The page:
How BU's Transactional Law Program is flipping the classroom to enhance practice-readiness and help students add value to employers from day one.
Professor Kent Coit used to run deals at Skadden, and now at BU School of Law he develops and rolls out courses that simulate deals to help students prepare for transactional practice.
Kent is Professor of the Practice of Law and Director of BU's Transactional Law Program, which prepares students for what they'll face as associates.
"I spent 30 years in Skadden's M&A department before becoming a professor, and I wanted to bring that experience to the classroom to help students succeed after graduation," Kent said.
Learning by Doing
BU's Transactional Law Program includes six different transaction simulations, in which students perform the tasks that attorneys actually do at each major stage of the deal.
One of these courses, which Kent designed with Karen Carter, Assistant Director of the program (and also a Skadden alum), is called "Transaction Simulation: Auction and Sale of a Private Company." The course simulates a private M&A deal from beginning to end, and students work on everything from the preliminary deal documents, such as a financial advisor engagement letter and confidentiality agreements, to due diligence memos and merger agreements, to the closing.
A basic premise of this course and the other transaction simulations is that, like in a law firm, transactional lawyering skills are learned by doing and receiving feedback from more senior lawyers.
While in-class lecture is sometimes used to introduce students to the key concepts, issues, and lawyering skills they'll be dealing with in a particular stage of the deal, the principal pedagogical approach is for students to gain a basic understanding of and practice key transactional lawyering skills through out-of-class assignments. "Hotshot's videos on M&A, which BU School of Law was the first law school in the country to license, helps us do this," Kent says.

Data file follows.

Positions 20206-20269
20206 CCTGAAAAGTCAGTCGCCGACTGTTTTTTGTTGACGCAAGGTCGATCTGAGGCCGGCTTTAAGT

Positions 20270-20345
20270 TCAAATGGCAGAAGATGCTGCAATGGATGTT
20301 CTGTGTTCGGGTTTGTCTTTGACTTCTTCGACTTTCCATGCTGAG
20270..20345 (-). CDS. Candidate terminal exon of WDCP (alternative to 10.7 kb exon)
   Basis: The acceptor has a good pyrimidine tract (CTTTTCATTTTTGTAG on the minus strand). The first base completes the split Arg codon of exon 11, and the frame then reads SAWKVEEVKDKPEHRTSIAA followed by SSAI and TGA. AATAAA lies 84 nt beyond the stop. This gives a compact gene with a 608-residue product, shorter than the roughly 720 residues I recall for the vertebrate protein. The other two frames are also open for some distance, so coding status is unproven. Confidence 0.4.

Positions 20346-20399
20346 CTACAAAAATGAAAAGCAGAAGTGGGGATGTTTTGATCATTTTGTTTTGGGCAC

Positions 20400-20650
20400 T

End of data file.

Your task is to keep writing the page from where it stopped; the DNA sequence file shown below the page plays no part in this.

This means that more class time can be spent discussing student work product as a group and engaging in in-class simulations, such as presentations to clients, negotiations, and board meetings. This tests students' understanding of the issues and also lets them develop important lawyering skills.
Flipping the Classroom
To accomplish this, the course incorporates digital learning and blended learning techniques.
- The syllabus takes students through each of the major stages of the simulated transaction, over a 13-week semester.
- To prepare for class, the students read articles, watch short Hotshot videos on specific M&A skills and complete actual assignments that they would receive as associates in the particular stage of the transaction, such as marking up a confidentiality agreement, preparing a due diligence memorandum, revising an acquisition agreement, or drafting closing documents.
- In class, the students' assignments are reviewed and made part of a "real-time" exercise, often conducted in teams, intended to test students' comprehension and develop their skills such as oral communication, collaboration, and negotiation.
This structure allows less live class time to be spent lecturing - the students are exposed to the basics, and apply them in homework assignments submitted, before class, and classes are more engaging, interactive, and effective.
"The feedback we receive from our students is extremely positive," said Karen. "They love the interactive nature of the class, which is much more effective than lecturing when it comes to teaching the practical skills these students need to be successful after graduation."
And since the course is designed to reflect a real deal from start to finish, the last class of the semester includes a mock closing celebration - but with real champagne.